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Sunday 1 September 2013

Normal Service Resumed....

While everyone else celebrated this afternoon's triumph, I had to dash home to bash out the following missive for the Examiner, with the sound of all the carousing going on hereabouts wafting through the living room window, as Gooners quaffed heartily at their liquid reward.

I'm just grateful that unlike all those involved in the Europa Cup on Thursday nights, our fourth placed qualification for the Champions League ensures that Sunday afternoon football isn't such a regular occurrence and I can savour such victories instead of enduring the stress of Sunday evening deadlines.

What's more I hate writing under the pressure of time constraints and I'm sure I've left more of my thoughts out below than I've manage to include in my haste. Still hopefully I won't be short of more material in the next 24 hours

Come on you Reds


Back in the day when the Gunners had the distraction of being genuine title contenders and our most influential encounters of the season were against the likes of Chelsea and Man Utd, this detracted somewhat from the North London Derby Day occasion.

Yet an upside to our recent perennial also-ran status, is that our dates with our own increasingly noisy neighbours from down the wrong end of Seven Sisters Road have acquired a pivotal significance of late and perhaps none more so than Sunday’s blessed opportunity to put all Spurs bullish enthusiasm back in the box, at least for the time being.

With AVB’s wholesale summer spending, there can be no denying that we benefited from meeting this unfamiliar Spurs side, while they still remain a relative bunch of strangers. Not to mention the sort of dominant and fully focused Arsenal performance that suggested we might have profited from being forced up to full speed so early on, by our crucial Champions League qualifier.

Perhaps as the season progresses and all their new arrivals establish some proper understanding, Spurs might develop into more of a force to be reckoned with. But this was irrelevant on Sunday, where there was only one “team” on the pitch and Spurs were duly sent packing with our “what a waste of money” soundtrack ringing in their ears.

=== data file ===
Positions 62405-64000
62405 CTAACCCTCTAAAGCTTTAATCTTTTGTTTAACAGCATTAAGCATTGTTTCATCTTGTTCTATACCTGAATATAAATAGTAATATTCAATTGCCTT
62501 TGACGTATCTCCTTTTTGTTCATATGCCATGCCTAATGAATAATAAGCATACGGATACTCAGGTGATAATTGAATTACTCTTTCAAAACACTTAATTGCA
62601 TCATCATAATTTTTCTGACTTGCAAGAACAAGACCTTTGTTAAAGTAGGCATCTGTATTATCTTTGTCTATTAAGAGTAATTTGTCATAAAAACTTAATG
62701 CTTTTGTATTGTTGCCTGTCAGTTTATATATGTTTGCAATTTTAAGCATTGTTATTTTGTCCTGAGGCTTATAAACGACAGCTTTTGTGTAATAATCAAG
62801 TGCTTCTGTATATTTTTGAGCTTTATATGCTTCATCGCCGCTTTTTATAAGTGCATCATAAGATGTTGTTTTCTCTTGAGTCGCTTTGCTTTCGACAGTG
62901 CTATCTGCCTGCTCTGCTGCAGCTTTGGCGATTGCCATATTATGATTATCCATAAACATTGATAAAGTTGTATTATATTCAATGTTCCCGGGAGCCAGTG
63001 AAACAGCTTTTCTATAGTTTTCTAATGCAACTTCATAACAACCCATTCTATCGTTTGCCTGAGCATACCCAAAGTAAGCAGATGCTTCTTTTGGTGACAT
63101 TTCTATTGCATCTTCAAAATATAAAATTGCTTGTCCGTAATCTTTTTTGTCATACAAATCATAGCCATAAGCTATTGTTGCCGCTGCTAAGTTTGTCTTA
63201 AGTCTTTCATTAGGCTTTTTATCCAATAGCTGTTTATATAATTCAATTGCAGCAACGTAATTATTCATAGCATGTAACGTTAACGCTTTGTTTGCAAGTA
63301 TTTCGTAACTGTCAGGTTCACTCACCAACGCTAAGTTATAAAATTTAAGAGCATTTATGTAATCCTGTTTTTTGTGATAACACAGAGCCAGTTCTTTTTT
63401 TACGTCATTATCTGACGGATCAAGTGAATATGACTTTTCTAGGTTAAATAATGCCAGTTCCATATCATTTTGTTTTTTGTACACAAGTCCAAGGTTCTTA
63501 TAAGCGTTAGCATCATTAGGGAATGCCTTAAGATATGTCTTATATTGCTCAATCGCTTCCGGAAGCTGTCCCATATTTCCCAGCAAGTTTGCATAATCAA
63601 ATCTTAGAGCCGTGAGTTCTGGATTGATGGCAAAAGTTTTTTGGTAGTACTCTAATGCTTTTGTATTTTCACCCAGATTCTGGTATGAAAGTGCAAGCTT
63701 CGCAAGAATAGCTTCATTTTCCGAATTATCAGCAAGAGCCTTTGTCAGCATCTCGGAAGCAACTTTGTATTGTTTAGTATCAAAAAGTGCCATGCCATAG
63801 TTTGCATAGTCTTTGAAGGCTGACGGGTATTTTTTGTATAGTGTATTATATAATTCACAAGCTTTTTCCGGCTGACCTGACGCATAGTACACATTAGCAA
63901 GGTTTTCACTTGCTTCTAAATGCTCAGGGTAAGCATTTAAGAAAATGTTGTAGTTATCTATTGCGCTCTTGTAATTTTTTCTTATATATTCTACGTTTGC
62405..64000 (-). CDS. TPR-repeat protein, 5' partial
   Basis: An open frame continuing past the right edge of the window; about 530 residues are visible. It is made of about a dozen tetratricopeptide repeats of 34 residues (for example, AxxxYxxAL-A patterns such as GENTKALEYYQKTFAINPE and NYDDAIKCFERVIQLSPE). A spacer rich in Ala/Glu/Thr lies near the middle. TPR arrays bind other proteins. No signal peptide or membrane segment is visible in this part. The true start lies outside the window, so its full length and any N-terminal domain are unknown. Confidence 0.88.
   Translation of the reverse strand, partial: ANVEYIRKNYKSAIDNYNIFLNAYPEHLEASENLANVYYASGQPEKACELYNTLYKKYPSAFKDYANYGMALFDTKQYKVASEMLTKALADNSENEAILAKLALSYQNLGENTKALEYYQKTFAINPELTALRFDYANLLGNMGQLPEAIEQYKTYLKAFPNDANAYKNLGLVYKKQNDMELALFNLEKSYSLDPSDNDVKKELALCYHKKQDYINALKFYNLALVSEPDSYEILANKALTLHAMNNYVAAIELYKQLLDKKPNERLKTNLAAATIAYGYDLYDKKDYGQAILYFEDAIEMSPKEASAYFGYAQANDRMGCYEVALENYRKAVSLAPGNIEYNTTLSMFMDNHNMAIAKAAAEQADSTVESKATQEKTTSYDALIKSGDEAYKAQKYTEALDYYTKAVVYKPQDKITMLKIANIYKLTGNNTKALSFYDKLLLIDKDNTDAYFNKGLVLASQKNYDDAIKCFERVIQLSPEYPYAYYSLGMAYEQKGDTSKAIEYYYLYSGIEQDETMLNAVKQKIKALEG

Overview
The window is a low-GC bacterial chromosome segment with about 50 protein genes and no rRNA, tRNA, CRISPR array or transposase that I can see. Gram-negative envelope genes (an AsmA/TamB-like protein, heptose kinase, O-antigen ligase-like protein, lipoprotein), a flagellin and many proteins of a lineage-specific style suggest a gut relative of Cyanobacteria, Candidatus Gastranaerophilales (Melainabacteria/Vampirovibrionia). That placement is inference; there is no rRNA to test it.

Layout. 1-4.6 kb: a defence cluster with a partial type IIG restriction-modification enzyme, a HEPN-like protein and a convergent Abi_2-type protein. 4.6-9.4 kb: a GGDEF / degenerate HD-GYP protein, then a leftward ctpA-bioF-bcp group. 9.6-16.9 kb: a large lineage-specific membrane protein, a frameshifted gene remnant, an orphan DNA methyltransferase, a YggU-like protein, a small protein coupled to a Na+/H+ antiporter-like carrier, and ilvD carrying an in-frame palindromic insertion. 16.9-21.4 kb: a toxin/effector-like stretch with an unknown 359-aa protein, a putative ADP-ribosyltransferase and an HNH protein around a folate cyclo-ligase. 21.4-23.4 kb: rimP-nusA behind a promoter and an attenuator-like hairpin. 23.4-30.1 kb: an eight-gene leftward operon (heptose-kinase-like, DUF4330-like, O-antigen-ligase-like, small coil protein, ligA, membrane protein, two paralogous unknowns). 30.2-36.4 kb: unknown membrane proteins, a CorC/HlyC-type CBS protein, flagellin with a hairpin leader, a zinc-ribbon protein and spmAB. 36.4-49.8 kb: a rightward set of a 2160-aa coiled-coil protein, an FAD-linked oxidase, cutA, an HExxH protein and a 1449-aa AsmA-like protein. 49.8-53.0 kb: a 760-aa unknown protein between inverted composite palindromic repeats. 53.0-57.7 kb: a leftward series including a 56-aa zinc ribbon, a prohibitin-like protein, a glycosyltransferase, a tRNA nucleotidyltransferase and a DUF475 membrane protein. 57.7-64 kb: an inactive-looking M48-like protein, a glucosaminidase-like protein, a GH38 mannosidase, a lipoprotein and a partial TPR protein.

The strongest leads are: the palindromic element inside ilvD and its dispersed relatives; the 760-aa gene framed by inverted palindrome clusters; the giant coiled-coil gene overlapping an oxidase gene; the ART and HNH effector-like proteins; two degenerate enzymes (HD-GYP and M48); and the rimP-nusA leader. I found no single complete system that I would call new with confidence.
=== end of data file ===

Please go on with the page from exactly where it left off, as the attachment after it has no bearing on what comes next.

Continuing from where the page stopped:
Albeit that Gooner hearts were in our mouths over the course of those frantic final few minutes, with the ball ricocheting around our penalty area. Personally I remained pessimistically convinced, right up until the final whistle that the old enemy would pickpocket the equalizer, which would ‘ve put a dramatically different slant on the afternoon, leaving us thoroughly demoralized and our decidedly uncongenial guests feeling as is they’d snatched victory from the jaws of defeat. But such is football’s fine line between suicidal failure and euphoric success.

Mercifully the Gunners held firm, as they had for most of the 90 and there was no mistaking a collective determination that wasn’t matched by a Spurs side, who perhaps have yet to appreciate the importance of this occasion. In fact there were moments when Mertesacher masterfully stuck out a timely leg to snuff out the Spurs threat, when the big German looked positively Tony Adams like in his composure. And although we might’ve lost a little forward momentum when Wilshere was forced to depart the fray just before the break, there was something very comforting about Flamini’s return to our midfield.

Make no mistake, this was a big game for the Frenchman’s reintroduction, where he’d likely be left as hero, or villain and it was brilliant to see him constantly barking away at his team mates, as if he’d never been away. In fact, he appears to have returned as a far more confident character and although he’s only 29, as an elder statesman amongst our young squad, it’s possible that Flamini might lend us some of the crucial leadership traits that we’ve been crying out for, for so long.

Nevertheless, one free signing doth not a solution to all the Gunners woes make and Thursday’s daunting Champions League draw only served to remind us quite how essential it is for Arsène to add some depth to our squad, if we’re to cope with the challenge ahead. Hopefully Wenger will have answered all his critics by 11pm Monday, with some serious transfer action (other than the somewhat superfluous Yohan Cabaye).

Although, on the face of it, surely any players bought on the last day of the transfer window can not possibly be the manager’s first choice and unless Arsène pulls off some major last-minute coup, this inevitably calls into question the deficiencies at our club that leave us shopping for everyone else’s leftovers?

However it would be wrong of me to end on a sour note, following Sunday's glorious “1-0 to the Arsenal”, in a match that was billed as the confirmation of Spurs succession to our North London throne, but where thankfully my world continued to turn on its customary axis, with me teasing my deflated Spurs mates as ever “never mind….there’s always next season”

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